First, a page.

How you are perceived — by team members, stakeholders and executives — will greatly impact your ability to lead projects and programs. Right or wrong, perception is reality. It’s also pervasive and persistent, and it can be a long-term burden or asset. How do you manage your perception?
Productivity is the art of doing more with the time, money and resources at your disposal. To enhance the productivity of an organization or team — be it streamlining processes, improving communications or fostering innovation — leaders need to pay attention to these six cultural attributes.
Change initiatives can be mentally and physically taxing because it is more challenging to be in a “mindful” state of learning something new than in a “mindless” state of doing the familiar. Physical or cognitive “nudges” help — not by forcing adoption of new ideas, but by creatively eliminating obstacles so that it happens naturally.
At some point during an Agile transformation effort, individuals and teams start feeling better, worse or indifferent about the changes taking place. Beyond the mechanics and mantras, what should organizational agility "feel" like? Here are seven “DNA markers” to gauge if you're on the right track.
In the ever leaner, faster business world, the pressure to perform only intensifies. In high-stress project environments, it is critical that leaders recognize the warning signs of people who are suffering and provide support to limit or prevent both immediate and long-term damage to team morale and productivity.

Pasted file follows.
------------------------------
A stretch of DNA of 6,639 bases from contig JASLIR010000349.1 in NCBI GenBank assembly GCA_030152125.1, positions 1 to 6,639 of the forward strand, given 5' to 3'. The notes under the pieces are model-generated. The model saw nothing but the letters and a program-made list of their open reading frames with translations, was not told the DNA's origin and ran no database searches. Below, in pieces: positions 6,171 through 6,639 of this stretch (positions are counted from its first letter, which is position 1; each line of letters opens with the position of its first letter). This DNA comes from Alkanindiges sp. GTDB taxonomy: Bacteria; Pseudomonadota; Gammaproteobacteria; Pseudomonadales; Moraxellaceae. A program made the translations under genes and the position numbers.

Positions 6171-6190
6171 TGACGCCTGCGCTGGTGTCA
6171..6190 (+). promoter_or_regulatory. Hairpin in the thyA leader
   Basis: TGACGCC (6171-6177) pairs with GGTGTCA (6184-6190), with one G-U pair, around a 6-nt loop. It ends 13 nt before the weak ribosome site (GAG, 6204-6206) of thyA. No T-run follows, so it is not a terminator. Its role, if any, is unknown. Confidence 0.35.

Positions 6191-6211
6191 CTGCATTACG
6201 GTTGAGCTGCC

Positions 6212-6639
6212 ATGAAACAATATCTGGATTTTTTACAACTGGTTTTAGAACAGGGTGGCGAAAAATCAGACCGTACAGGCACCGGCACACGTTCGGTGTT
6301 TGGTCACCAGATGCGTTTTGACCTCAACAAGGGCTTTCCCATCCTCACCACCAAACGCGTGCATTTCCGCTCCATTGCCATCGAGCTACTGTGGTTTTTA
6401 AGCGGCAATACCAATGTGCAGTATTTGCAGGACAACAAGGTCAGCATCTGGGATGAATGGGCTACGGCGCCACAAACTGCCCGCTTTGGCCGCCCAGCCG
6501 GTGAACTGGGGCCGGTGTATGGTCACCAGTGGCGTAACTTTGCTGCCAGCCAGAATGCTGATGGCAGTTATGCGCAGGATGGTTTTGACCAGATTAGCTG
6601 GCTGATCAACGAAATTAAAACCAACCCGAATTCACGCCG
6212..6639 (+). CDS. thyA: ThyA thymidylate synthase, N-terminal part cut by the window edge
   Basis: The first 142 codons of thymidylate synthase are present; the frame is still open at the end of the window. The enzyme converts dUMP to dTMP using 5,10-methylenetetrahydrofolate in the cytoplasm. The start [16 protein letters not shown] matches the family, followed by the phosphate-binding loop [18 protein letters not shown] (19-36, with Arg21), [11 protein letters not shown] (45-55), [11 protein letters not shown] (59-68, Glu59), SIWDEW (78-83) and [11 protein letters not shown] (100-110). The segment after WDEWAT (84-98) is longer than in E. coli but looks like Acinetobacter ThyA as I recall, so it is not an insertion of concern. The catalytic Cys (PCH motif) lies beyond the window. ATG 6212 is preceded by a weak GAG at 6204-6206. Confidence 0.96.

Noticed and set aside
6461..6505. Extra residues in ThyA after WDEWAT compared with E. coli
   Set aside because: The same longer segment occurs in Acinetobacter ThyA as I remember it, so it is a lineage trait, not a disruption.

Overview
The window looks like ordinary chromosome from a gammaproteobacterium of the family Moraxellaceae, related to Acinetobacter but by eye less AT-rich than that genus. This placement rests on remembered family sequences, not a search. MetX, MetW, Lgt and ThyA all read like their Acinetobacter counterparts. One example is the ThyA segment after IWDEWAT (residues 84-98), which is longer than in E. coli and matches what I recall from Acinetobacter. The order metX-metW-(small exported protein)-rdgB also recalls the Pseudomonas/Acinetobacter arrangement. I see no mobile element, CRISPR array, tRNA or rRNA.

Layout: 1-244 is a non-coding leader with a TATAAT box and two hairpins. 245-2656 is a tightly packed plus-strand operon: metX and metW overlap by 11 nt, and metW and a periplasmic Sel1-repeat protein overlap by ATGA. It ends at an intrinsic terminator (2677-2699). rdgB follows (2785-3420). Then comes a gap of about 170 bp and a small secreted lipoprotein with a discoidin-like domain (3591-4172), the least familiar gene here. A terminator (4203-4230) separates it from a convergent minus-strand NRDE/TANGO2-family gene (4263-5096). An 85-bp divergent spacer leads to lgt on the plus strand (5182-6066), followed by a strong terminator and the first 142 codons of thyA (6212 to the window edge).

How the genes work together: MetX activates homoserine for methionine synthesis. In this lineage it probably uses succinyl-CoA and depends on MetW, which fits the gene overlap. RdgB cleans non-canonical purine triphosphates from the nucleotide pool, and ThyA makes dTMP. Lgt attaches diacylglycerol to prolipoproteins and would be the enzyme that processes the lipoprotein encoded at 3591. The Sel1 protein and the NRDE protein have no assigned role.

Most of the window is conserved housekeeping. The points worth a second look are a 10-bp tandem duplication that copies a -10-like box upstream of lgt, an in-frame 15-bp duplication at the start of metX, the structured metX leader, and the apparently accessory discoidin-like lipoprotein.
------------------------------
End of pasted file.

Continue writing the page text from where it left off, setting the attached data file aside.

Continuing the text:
A formal decision-making process is “mission-critical” to project and program success, according to a new Project Management Institute report, which finds that a shortage of actionable information available to key players throughout the project lifecycle is a huge roadblock in many organizations.
Projects must deliver value, of course. But they can deliver additional benefits by being aligned with the values of an organization, including improved team morale, stakeholder trust and work efficiency. It’s also worth analyzing if they align with your own values.
When introducing a new idea into an organization, even the most enthusiastic and knowledgeable champions will struggle to sway some people simply because they don’t know or trust them. It can be more effective to enlist a few other supporters of the change to convince their close colleagues who have not.
Every organizational change effort has its ups and downs. It’s a difficult process. To avoid being overwhelmed by all the challenges and bridges still to be crossed, celebrate the small wins. They can build momentum and instill confidence (in you and others) that greater successes are possible.
Agile organizations are always learning from their customers and their products, using them as guides to new ideas and opportunities. They also bring an agile mindset to selecting and executing the ideas they pursue, making advances iteratively through a continuous cycle of different initiatives at different stages.